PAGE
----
6) Here's a slogan I read in The Nation magazine: "Make levees, not war."

7) After spending $30 for the first time ever to fill up my car last week (and I know that's a fraction of what some are paying), I was thinking about how these days the image of Jimmy Carter wearing a cardigan doesn't look so silly anymore. Too bad we chose not to listen to him.

Dear Mouth, its Brian, your sole conservative responder (except for an occasional stray). I'm sorry to hear about your difficulties in gaining the strength to post on the blog. I too tried a blog, and was steimied by my job (making a living gets in the way of so many things). I thought I'd chime in, so as to irritate, frustrate, and move you towards your best footing in carrying the liberal tourch of hate and delusion (some of you are good hearted and hate because you are deluded).

First, let me compliment you on your likeness to William F. Buckley. I had to look up hubris and venality, and I have a pretty good vocabulary.

Now, on to #1. Its funny that you should say that. I was listening to just a minute of Rush Limbaugh this afternoon (I don't get to listen to him often), and he predicted with utter certainty that that was exactly what you libs were thinking and gloating over. He pointed out, with his keen mind, that the last time this happened was 1980, when conservatives voted Ronald Reagan into office in two consecutive landfall elections.

Now, I am an evangelical conservative, and live in the Dallas area now. Am I happy about Miers? Well, no. I don't think she was the best choice, despite the fact that she's an evangelical, and appears to be conservative, on some level. I just think that there were some very qualified evangelical conservative judges out there that we KNEW would not turn out to be a David Souter (sp?). I'm sure the President figured that she'd be a stealth candidate that HE knew would be good. However, I am for the national debate that would have followed the appointment of an Edith Jones. By the way, Ms. Miers lives near Royal and Inwood, and actually has the support of former liberal councilman Al Lipscomb, who called her "conservative, but fair."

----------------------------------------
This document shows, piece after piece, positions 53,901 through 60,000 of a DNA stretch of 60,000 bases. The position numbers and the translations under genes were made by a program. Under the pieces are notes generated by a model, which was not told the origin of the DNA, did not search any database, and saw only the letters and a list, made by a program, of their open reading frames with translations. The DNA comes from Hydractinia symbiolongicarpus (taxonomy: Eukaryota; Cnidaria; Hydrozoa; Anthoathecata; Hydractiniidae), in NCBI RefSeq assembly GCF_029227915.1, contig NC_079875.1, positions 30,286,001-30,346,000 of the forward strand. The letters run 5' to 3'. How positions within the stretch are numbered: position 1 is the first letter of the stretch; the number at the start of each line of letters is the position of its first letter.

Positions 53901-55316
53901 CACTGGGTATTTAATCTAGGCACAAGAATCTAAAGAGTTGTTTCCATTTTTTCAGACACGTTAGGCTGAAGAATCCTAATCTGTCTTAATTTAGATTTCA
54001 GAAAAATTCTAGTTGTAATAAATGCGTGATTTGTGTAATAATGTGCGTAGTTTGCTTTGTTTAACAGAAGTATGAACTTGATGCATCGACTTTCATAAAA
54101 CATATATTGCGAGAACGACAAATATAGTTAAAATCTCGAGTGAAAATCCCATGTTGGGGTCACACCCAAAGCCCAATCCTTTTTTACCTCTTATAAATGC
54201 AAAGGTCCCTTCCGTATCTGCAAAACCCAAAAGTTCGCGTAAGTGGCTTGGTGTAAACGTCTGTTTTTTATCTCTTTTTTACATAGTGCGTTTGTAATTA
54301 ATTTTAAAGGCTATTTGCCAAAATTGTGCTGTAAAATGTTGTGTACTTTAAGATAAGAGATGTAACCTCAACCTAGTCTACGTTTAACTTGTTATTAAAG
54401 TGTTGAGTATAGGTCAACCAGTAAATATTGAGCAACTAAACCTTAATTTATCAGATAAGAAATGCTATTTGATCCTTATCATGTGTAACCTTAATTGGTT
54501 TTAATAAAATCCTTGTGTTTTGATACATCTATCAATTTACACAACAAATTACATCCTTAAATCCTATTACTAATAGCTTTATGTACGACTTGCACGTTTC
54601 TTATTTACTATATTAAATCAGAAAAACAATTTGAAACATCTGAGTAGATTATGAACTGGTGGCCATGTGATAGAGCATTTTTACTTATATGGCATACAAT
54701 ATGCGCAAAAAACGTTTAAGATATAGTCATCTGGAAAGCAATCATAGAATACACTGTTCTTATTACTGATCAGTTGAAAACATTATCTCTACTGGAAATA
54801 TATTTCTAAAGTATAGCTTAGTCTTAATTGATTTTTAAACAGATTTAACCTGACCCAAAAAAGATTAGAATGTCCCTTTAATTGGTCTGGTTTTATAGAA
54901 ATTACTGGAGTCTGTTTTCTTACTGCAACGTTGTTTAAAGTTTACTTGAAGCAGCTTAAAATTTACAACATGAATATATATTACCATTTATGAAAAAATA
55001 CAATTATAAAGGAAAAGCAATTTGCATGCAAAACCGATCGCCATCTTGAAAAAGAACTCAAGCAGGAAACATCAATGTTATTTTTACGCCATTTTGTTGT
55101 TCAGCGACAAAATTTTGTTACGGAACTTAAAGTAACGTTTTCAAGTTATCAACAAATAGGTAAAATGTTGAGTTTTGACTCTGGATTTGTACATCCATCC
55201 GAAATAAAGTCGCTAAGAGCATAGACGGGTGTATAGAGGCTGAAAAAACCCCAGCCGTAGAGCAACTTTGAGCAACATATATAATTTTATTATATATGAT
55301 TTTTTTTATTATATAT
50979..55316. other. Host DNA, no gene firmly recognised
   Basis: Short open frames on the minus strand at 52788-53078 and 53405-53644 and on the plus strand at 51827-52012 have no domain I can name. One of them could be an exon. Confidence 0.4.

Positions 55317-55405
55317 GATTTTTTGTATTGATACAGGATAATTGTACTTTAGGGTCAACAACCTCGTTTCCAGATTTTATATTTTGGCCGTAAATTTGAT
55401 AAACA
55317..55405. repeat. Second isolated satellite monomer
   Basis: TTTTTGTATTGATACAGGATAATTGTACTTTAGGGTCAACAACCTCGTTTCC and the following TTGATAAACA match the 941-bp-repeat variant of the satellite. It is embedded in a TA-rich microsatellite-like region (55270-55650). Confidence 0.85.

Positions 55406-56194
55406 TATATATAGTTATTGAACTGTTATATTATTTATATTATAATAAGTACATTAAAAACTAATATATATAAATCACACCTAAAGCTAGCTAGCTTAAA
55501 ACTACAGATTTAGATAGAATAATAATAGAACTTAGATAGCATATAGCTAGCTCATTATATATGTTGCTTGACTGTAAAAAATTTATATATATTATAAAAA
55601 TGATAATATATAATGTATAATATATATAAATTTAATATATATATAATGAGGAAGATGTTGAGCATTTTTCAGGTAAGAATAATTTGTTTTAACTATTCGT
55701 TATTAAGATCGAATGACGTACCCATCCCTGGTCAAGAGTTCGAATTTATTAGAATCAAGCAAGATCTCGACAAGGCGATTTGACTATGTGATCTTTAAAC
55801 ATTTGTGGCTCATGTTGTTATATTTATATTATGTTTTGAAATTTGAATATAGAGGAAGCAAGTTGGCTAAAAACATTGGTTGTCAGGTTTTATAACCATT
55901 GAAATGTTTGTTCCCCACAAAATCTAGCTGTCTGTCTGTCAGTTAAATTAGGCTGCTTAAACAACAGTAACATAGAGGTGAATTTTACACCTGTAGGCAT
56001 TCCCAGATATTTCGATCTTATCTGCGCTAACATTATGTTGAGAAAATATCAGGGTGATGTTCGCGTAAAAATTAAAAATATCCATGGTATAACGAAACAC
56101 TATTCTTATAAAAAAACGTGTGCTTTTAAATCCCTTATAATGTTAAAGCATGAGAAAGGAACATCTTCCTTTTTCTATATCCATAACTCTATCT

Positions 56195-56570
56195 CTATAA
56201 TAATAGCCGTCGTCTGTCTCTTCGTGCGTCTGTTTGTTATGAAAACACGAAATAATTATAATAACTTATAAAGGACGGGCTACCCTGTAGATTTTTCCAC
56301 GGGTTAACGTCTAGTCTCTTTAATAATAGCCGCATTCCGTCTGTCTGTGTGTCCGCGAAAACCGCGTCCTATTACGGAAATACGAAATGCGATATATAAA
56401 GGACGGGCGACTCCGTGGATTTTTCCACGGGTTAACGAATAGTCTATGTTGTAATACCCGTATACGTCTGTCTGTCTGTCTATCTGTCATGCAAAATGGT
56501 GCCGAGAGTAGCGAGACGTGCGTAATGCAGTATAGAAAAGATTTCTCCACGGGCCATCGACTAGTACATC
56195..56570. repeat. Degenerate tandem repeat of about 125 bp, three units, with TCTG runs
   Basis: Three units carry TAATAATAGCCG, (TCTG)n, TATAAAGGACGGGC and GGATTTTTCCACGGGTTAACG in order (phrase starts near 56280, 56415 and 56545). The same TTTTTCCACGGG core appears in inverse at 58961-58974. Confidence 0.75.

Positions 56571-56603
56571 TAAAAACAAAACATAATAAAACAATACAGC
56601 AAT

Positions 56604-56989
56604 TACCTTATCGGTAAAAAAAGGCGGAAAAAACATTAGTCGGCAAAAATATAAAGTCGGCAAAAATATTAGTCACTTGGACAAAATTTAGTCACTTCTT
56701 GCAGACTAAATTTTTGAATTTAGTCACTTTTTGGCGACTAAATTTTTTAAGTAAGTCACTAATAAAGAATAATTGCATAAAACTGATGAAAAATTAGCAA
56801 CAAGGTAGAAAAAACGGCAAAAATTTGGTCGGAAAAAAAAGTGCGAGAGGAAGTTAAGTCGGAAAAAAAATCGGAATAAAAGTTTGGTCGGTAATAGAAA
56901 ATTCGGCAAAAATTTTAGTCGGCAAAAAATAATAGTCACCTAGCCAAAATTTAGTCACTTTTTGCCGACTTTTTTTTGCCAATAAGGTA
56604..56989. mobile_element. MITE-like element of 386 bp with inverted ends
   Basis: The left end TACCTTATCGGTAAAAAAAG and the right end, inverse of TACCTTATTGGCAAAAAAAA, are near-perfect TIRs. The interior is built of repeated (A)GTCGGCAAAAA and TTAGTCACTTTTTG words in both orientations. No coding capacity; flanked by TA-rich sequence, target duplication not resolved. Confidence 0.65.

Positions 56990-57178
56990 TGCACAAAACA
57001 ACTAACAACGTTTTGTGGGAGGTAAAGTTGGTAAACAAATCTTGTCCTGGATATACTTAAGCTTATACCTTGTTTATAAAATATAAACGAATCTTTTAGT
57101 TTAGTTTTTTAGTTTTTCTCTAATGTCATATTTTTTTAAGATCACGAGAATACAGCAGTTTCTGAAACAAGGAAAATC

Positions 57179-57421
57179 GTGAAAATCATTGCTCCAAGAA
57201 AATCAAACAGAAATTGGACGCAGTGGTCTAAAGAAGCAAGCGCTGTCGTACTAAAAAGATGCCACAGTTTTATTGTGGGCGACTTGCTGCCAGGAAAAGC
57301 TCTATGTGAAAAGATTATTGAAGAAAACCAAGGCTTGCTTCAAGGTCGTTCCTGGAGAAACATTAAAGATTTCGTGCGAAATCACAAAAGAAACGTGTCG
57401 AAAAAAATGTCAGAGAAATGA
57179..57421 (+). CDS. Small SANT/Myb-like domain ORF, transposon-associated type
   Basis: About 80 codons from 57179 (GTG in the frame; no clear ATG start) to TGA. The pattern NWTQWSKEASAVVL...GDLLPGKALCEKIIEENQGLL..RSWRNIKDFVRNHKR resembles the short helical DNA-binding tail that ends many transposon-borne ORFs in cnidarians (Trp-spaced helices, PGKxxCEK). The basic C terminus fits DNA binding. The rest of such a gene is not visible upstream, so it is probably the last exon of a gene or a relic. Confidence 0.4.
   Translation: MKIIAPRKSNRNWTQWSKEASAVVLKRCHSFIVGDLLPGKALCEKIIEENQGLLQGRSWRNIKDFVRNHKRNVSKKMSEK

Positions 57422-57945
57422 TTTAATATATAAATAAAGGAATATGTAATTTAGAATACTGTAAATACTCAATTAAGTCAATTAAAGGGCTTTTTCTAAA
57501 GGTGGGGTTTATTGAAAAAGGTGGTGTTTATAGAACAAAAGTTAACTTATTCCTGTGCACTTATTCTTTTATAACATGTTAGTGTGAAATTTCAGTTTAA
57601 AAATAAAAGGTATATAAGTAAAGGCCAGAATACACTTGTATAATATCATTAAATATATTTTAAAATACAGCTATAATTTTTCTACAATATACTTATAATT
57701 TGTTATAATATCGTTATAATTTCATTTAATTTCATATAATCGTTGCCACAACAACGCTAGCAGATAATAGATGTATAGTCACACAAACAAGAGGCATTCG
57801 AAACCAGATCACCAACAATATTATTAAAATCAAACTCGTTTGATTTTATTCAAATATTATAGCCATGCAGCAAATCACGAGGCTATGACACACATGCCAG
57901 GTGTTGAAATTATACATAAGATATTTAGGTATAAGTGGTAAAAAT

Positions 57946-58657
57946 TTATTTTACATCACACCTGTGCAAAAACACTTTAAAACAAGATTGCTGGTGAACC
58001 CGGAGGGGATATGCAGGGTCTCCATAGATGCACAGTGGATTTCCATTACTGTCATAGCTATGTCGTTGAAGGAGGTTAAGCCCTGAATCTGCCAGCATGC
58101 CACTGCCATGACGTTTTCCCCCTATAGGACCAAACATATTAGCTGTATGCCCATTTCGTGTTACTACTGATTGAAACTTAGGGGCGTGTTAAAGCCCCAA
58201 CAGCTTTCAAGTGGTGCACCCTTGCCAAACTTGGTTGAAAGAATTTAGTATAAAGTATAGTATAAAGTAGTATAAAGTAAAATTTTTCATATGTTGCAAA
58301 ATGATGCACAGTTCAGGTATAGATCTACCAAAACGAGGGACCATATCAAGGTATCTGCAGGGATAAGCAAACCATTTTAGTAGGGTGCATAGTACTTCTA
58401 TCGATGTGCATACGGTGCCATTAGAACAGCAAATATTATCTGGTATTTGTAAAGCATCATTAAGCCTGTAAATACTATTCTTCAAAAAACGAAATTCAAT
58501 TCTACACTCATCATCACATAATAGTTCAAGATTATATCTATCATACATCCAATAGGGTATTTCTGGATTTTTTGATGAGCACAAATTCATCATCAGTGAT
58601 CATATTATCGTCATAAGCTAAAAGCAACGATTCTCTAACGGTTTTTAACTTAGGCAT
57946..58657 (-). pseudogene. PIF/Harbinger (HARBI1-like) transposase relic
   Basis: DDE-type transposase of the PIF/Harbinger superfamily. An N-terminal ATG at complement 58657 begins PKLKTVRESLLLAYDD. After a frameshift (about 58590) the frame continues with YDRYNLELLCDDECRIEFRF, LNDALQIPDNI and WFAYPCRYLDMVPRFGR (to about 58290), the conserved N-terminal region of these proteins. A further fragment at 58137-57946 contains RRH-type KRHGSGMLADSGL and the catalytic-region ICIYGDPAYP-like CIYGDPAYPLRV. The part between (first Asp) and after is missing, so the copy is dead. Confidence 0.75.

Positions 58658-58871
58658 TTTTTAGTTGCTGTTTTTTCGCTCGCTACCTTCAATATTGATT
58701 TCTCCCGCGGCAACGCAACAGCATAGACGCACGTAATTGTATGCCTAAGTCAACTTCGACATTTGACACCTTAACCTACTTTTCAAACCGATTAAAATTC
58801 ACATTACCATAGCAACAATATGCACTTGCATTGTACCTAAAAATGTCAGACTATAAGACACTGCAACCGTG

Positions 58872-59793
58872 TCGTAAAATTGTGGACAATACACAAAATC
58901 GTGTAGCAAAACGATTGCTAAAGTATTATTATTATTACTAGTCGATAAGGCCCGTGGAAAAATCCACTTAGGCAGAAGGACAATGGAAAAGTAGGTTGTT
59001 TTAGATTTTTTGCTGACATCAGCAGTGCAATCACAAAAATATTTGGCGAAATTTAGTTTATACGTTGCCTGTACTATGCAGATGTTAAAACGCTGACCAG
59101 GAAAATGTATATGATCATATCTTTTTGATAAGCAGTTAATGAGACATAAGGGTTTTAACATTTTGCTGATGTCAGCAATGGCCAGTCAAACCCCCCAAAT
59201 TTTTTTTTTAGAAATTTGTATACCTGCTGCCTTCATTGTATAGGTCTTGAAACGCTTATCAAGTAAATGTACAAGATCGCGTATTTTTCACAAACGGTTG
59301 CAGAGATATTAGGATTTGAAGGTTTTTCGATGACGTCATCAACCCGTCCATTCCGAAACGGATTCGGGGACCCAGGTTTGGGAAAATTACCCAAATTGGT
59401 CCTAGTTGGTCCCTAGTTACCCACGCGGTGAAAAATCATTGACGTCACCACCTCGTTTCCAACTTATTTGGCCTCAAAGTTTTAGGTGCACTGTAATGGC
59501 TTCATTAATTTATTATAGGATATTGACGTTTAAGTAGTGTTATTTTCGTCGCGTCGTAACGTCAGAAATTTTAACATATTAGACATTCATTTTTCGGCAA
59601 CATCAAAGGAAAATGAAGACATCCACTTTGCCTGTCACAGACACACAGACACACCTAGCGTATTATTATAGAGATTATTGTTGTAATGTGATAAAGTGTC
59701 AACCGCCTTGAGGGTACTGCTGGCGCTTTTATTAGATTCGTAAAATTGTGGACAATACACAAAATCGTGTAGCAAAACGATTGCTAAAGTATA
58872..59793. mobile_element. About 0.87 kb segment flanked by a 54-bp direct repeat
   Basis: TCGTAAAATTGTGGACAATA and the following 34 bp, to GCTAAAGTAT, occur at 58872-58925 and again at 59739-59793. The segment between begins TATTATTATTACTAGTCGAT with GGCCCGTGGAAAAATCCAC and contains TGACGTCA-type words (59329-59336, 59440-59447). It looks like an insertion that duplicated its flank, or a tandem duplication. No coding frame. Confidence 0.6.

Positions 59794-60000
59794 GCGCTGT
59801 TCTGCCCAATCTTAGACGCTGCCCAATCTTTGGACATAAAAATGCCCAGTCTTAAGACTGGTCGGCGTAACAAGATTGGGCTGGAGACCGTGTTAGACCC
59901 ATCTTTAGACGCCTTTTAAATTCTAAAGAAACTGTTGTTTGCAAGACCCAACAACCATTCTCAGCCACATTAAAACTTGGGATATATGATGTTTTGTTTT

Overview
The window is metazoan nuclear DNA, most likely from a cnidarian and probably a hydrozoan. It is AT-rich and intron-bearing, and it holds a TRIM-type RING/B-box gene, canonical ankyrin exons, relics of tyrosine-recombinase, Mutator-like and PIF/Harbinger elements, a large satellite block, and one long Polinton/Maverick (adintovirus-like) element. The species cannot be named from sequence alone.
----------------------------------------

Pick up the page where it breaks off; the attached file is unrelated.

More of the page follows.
#2 You should only be scared by this if you're a liberal atheist. Dobson is a solid Christian guy, and may be the most respected Christian leader in America next to Billy Graham.

#3 Hmm..seems that Rush predicted your comments here too. His response was that it is crazy to think that poverty was ever out of the public eye. Was the whole Kerry campaign on "Two Americas"?

Wow, you have written a lot. I'll try to continue to spur you on tomorrow. Good night liberal readers.
Let me add to #2, you may be scared of Dobson if you are a conservative athiest as well. Of course, that would make you a social liberal, but there are plenty of you out there.
Good letter! I DO need more conservative readers (or just more readers for that matter). It sometimes feels like I'm preaching to the choir.

As for your assertions:

1) Granted, I was only 12, but I don't remember anyone dancing on the conservative movement's grave in 1980. I think Rush is the one who is delusional here.

2) I do think James Dobson is a good, decent man and a good Christian. I also think it's sad that he's sold his values out to a bunch of sleazy politicians. Allowing Tom Delay to bear your torch is reaaaaaly selling out. Doing the wrong thing is always wrong, even if you're a good person.

You say liberal atheists as if only liberals are atheists. How about conservative atheists? You know, those self-deified Nietzschean, Ayn Rand, king of the universe types? I've met plenty of those. I know they weren't voting for Kerry.

3)The only reason poverty never leaves the public forum is because of some folks who insist on keeping it there. And as an issue, it often goes almost universally ignored.